We note at the outset that the appellate court, after thoroughly addressing the jury instruction issue, determined that it was waived. Nevertheless, the waiver rule is a limitation on the parties, not a limitation on the jurisdiction of the courts. Herzog v. Lexington Township, 167 Ill. 2d 288, 300, 212 Ill. Dec. 581, 657 N.E.2d 926 (1995). In the interest of preserving a sound and uniform body of precedent, we address the issue. Jackson Jordan, Inc. v. Leydig, Voit & Mayer, 158 Ill. 2d 240, 251, 198 Ill. Dec. 786, 633 N.E.2d 627 (1994).
Generally, a defendant may not be convicted of an offense for which he has not been charged. Novak, 163 Ill. 2d at 105. However, in an appropriate case, a defendant is entitled to have the jury instructed on a less serious offense if that offense is included in the charged offense. People v. Landwer, 166 Ill. 2d 475, 485-86, 211 Ill. Dec. 465, 655 N.E.2d 848 (1995). The purpose of an instruction on a lesser offense is to provide "an important third option to a jury which, believing that the defendant is guilty of something but uncertain whether the charged offense has been proved, might otherwise convict rather than acquit the defendant of the greater offense." People v. Bryant, 113 Ill. 2d 497, 502, 101 Ill. Dec. 825, 499 N.E.2d 413 (1986), citing Keeble v. United States, 412 U.S. 205, 212-13, 36 L. Ed. 2d 844, 850, 93 S. Ct. 1993, 1997-98 (1973).
An included offense is an offense which "is established by proof of the same or less than all of the facts or a less culpable mental state (or both), than that which is required to establish the commission of the offense charged." 720 ILCS 5/2-9(a) (West 1994). In determining whether a particular offense is included in a charged offense, this court has held that the proper approach is to examine both the charging instrument and the evidence adduced at trial. Landwer, 166 Ill. 2d at 486. Under this charging instrument approach, an offense is identified as a lesser included offense if it is described by the charging instrument. People v. Jones, 175 Ill. 2d 126, 135, 221 Ill. Dec. 843, 676 N.E.2d 646 (1997), citing Novak, 163 Ill. 2d at 107.
Once a lesser included offense is identified, however, it does not automatically follow that the jury must be instructed on the lesser offense. Novak, 163 Ill. 2d at 108. A defendant is entitled to a lesser included offense instruction only if an examination of the evidence reveals that it would permit a jury to rationally find the defendant guilty of the lesser offense yet acquit the defendant of the greater offense. Jones, 175 Ill. 2d at 135; Landwer, 166 Ill. 2d at 486.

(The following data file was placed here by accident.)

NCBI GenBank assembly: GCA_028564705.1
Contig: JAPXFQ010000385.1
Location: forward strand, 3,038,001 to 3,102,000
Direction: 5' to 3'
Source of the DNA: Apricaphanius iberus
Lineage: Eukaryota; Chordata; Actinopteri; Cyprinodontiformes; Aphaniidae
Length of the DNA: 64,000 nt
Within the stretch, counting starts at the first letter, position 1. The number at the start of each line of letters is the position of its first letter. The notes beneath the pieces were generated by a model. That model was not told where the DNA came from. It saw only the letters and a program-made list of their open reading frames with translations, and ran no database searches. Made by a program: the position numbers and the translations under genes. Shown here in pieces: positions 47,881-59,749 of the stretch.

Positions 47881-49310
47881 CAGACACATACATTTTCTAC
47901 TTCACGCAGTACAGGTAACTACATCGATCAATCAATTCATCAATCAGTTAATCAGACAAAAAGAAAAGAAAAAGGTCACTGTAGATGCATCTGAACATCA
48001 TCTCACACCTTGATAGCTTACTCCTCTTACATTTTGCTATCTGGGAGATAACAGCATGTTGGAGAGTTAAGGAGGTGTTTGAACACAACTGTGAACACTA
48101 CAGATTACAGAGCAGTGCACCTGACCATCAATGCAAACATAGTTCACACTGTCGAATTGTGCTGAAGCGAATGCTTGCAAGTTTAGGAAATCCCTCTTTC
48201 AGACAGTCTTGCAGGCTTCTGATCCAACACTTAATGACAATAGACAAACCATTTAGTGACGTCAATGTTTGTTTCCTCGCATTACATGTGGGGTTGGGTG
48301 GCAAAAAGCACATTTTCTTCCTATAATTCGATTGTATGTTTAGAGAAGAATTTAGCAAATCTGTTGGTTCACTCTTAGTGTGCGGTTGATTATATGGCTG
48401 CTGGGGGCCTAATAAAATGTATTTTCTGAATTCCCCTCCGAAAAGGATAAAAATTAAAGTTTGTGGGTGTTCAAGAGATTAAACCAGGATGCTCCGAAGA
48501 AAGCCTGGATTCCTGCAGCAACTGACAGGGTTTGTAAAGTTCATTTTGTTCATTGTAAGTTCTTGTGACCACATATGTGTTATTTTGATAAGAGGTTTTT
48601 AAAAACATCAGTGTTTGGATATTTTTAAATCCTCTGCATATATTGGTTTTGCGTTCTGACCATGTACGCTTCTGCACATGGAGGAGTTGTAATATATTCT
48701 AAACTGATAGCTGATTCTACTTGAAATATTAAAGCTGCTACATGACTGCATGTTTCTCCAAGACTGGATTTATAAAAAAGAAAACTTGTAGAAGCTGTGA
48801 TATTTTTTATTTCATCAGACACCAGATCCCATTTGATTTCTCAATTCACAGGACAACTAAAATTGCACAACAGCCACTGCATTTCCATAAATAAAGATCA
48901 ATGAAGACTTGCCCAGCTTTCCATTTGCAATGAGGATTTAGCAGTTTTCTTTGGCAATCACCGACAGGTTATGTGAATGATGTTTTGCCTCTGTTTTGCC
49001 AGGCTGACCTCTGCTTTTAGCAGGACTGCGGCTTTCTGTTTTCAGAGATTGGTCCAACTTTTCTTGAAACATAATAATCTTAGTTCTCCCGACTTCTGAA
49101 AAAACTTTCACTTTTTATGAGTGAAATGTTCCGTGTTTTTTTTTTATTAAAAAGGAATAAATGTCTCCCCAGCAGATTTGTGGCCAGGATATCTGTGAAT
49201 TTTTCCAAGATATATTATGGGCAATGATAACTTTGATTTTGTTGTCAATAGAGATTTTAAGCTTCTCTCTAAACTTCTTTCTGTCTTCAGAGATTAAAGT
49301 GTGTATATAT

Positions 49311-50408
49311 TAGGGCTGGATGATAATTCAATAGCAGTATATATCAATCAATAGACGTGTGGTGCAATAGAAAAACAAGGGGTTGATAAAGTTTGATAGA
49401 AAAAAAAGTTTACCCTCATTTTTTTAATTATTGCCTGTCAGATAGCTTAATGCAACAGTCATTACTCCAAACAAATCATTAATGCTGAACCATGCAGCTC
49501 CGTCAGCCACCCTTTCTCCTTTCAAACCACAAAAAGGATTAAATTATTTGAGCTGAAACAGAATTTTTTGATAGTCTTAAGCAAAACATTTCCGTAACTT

Applying these principles to the instant case, we must first determine whether the charging instrument describes the included offense such that the included offense may be proved by the same facts or a less culpable mental state. Landwer, 166 Ill. 2d at 486-87. The bill of indictment in this case alleged that defendant "committed the offense of Residential Burglary in that he knowingly without authority entered the dwelling place of Bob and Rita Williams with the intent to commit therein a theft, in violation of [section 19-3 of the Criminal Code of 1961]."
The offense of theft by unauthorized control is committed when a person knowingly "obtains or exerts unauthorized control over property of the owner" and "intends to deprive the owner permanently of the use or benefit of the property." 720 ILCS 5/16-1(a) (West Supp. 1995); see also People v. Jones, 149 Ill. 2d 288, 296, 172 Ill. Dec. 401, 595 N.E.2d 1071 (1992). By alleging in the indictment that defendant entered the Williamses' dwelling place with the intent to commit a theft, the charging instrument necessarily infers that defendant intended to obtain unauthorized control over and deprive another of property. This intent can typically be inferred, as it was in this case, only through showing an actual taking of property. Moreover, the indictment expressly charged the specific intent to commit theft, which has been deemed sufficient to satisfy the first step of the charging instrument approach. See People v. Dace, 104 Ill. 2d 96, 102-03, 83 Ill. Dec. 573, 470 N.E.2d 993 (1984). Thus, the charging instrument in the instant case sufficiently identifies theft as a lesser included offense of the charged offense of residential burglary.
The majority of the appellate court in the instant case analyzed the charging instrument and concluded that it did not set out the broad foundation of theft because the indictment did not mention all the statutory elements of theft. However, to warrant instructions on a lesser offense under the charging instrument approach, it is not necessary for the charging instrument to expressly allege all the elements of the lesser offense. Bryant, 113 Ill. 2d at 505. This court has readily found necessary statutory elements to be "implicitly" contained in a charging instrument. See, e.g., Jones, 149 Ill. 2d at 296-98; Bryant, 113 Ill. 2d at 505-06. Moreover, to conclude that a lesser crime is an included offense, it need not be a theoretical or practical necessity of the greater crime. Novak, 163 Ill. 2d at 107.